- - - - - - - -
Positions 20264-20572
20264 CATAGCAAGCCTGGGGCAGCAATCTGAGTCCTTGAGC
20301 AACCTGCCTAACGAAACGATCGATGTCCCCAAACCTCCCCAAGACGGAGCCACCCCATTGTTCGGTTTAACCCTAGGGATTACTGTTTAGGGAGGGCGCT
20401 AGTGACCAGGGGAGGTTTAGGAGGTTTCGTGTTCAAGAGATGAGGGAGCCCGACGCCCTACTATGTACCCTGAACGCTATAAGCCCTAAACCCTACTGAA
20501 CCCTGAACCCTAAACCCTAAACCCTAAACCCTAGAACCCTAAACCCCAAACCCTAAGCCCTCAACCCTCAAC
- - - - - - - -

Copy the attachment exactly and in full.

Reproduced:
Positions 20264-20572
20264 CATAGCAAGCCTGGGGCAGCAATCTGAGTCCTTGAGC
20301 AACCTGCCTAACGAAACGATCGATGTCCCCAAACCTCCCCAAGACGGAGCCACCCCATTGTTCGGTTTAACCCTAGGGATTACTGTTTAGGGAGGGCGCT
20401 AGTGACCAGGGGAGGTTTAGGAGGTTTCGTGTTCAAGAGATGAGGGAGCCCGACGCCCTACTATGTACCCTGAACGCTATAAGCCCTAAACCCTACTGAA
20501 CCCTGAACCCTAAACCCTAAACCCTAAACCCTAGAACCCTAAACCCCAAACCCTAAGCCCTCAACCCTCAAC